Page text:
for example. Jorge Moll at the National Institutes of Health wrote a famous ar ticle three or four years ago. He gave subjects— who had MRI devices attached to their heads—menus where they could [choose the charities to which they might like to donate]. And when they got a kind of Eureka moment—“I’d like to give to this or that”—they would check the box next to the line item on the menu and the mesolim- bic pathway would show activation.

  • Q. Is there anything else that we do that lights up the mesolimbic pathway?

  • A. Well, yes, there can be a lot of things, but I think that eating, sex, and altr uistic actions are right up there at the top of the list.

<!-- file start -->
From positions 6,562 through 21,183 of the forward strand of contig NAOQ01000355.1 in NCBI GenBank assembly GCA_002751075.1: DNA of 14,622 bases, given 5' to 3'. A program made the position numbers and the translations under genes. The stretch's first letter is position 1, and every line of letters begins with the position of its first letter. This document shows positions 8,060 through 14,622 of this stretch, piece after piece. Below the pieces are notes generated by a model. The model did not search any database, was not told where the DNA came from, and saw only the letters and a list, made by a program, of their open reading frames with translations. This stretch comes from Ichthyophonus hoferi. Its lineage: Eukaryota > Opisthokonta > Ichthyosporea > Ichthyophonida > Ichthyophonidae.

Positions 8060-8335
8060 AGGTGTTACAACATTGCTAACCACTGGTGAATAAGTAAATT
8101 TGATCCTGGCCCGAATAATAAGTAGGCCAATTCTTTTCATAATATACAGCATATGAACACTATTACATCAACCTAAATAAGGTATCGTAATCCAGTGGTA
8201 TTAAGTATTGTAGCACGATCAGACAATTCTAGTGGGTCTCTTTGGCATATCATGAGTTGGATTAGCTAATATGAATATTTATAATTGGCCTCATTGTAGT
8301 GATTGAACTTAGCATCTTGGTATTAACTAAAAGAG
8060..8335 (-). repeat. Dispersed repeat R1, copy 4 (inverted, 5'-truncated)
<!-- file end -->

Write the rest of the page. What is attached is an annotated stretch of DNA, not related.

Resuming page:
• Q. As with sex and food, is it possible to go overboard with altruism?

  • A. There are people who obviously feel almost addicted to giving. There are extreme altr uists who…don’t balance the care of the other with the care of the self. In extreme cases where someone might be a health care professional who is




under a great deal of routine professional pressure to be empathic with patients, or under circumstances where suppor t for a family caregiver is lacking, people can suf fer a kind of compassion fatigue. But for the most par t in our ever yday lives, when we engage pro-socially, when we contribute to the lives of others, when we think about the common good, we prosper, we gain social capital, and there are cer tain kinds of inter nal biological occur rences.

  • Q. What are the biological occurrences?